vernacular

[ver-nak-yuh-ler, vuh-nak-]
|

adjective

noun


Origin of vernacular

1595–1605; < Latin vernācul(us) household, domestic, native (apparently adj. use of vernāculus, diminutive of verna slave born in the master's household, though derivation unclear) + -ar1
Related formsver·nac·u·lar·ly, adverbnon·ver·nac·u·lar, adjective

Synonyms for vernacular

9, 10. See language.
Dictionary.com Unabridged Based on the Random House Unabridged Dictionary, © Random House, Inc. 2019

British Dictionary definitions for non-vernacular

vernacular

noun

the vernacular the commonly spoken language or dialect of a particular people or place
a local style of architecture, in which ordinary houses are builtthis architect has re-created a true English vernacular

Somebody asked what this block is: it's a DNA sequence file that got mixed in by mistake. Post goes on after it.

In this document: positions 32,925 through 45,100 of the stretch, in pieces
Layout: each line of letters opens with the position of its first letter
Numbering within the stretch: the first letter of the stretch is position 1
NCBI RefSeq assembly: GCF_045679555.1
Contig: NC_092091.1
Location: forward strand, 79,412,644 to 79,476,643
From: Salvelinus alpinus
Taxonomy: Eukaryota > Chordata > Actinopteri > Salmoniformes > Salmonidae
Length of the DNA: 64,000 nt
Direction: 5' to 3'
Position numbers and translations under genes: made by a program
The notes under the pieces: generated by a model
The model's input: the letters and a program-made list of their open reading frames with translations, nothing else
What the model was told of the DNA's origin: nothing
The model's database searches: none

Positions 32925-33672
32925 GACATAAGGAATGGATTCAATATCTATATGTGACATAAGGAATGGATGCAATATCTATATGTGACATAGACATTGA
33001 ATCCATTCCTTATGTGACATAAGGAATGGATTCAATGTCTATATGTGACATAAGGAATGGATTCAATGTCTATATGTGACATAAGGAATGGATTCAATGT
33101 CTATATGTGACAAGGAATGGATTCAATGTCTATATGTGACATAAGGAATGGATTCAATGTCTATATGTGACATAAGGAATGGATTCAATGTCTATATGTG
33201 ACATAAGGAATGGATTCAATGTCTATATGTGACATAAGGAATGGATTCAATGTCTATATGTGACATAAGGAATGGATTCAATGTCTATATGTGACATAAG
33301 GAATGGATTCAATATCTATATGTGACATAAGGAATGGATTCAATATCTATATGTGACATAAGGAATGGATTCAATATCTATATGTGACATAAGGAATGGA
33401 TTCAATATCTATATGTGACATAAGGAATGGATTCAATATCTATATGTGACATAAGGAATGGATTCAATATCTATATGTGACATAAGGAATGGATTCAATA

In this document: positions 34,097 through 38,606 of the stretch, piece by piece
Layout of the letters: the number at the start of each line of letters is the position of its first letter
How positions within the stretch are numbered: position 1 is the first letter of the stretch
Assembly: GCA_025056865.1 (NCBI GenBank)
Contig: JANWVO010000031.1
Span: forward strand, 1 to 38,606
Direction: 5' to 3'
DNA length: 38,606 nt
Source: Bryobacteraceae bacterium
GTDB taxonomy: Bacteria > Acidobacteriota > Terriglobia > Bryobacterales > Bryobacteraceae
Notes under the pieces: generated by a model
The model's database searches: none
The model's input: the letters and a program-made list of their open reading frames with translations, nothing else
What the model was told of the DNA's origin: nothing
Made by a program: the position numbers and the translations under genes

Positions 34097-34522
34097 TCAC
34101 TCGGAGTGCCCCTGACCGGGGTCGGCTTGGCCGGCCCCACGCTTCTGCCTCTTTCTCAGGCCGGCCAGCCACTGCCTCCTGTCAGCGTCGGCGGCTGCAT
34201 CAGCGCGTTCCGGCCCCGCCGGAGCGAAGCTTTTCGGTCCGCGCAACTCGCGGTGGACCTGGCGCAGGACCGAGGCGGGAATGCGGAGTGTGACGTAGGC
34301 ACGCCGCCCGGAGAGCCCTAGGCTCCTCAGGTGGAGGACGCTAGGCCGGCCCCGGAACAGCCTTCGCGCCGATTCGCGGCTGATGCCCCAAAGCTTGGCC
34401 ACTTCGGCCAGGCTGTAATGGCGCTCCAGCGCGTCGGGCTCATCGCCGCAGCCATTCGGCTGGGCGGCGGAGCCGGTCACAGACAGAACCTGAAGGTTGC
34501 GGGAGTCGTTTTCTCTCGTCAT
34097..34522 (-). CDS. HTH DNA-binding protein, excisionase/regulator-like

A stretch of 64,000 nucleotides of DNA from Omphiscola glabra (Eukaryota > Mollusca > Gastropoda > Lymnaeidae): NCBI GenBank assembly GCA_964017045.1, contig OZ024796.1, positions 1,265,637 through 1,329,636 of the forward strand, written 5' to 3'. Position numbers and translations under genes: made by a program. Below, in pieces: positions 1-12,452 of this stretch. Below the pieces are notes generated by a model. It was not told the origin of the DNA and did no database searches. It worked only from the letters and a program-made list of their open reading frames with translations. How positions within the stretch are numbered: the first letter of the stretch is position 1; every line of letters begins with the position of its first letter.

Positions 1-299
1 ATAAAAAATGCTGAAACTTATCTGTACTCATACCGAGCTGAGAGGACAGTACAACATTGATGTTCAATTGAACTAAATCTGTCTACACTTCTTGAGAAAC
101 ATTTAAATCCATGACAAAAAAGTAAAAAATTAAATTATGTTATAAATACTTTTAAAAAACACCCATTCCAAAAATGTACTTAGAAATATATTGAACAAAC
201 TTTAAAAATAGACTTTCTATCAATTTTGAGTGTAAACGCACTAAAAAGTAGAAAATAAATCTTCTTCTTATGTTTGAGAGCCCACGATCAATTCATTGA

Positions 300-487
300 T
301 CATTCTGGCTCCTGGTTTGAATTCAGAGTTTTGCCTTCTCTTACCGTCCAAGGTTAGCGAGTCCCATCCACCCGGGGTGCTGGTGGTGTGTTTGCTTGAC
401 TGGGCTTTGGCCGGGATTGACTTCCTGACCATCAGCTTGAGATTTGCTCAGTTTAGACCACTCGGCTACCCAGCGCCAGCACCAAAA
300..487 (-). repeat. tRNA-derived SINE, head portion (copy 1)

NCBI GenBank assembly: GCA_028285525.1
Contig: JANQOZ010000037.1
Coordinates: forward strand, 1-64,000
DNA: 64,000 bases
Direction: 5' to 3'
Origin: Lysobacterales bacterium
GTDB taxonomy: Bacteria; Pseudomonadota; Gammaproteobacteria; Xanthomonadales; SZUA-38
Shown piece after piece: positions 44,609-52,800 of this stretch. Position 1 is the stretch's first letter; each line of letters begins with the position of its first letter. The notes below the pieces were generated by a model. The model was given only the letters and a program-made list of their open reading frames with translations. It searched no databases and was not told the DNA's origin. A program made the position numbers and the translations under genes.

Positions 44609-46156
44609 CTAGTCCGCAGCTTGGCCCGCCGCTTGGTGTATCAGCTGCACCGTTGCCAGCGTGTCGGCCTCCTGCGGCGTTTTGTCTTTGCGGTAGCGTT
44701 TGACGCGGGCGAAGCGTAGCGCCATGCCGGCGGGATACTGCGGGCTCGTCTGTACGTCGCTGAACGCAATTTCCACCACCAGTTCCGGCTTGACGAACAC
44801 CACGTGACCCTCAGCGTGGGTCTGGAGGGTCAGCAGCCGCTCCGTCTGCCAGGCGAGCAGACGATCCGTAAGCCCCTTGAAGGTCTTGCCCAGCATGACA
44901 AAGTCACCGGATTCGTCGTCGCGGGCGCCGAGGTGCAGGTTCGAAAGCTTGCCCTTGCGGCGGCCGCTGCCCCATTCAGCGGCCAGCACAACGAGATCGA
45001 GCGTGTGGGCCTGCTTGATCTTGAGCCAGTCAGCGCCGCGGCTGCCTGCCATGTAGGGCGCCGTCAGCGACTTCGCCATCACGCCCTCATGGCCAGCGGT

adjective

relating to, using, or in the vernacular
designating or relating to the common name of an animal or plant
built in the local style of ordinary houses, rather than a grand architectural style
Derived Formsvernacularly, adverb

Word Origin for vernacular

C17: from Latin vernāculus belonging to a household slave, from verna household slave
Collins English Dictionary - Complete & Unabridged 2012 Digital Edition © William Collins Sons & Co. Ltd. 1979, 1986 © HarperCollins Publishers 1998, 2000, 2003, 2005, 2006, 2007, 2009, 2012

Word Origin and History for non-vernacular

vernacular

adj.

c.1600, "native to a country," from Latin vernaculus "domestic, native," from verna "home-born slave, native," a word of Etruscan origin. Used in English in the sense of Latin vernacula vocabula, in reference to language.

Online Etymology Dictionary, © 2010 Douglas Harper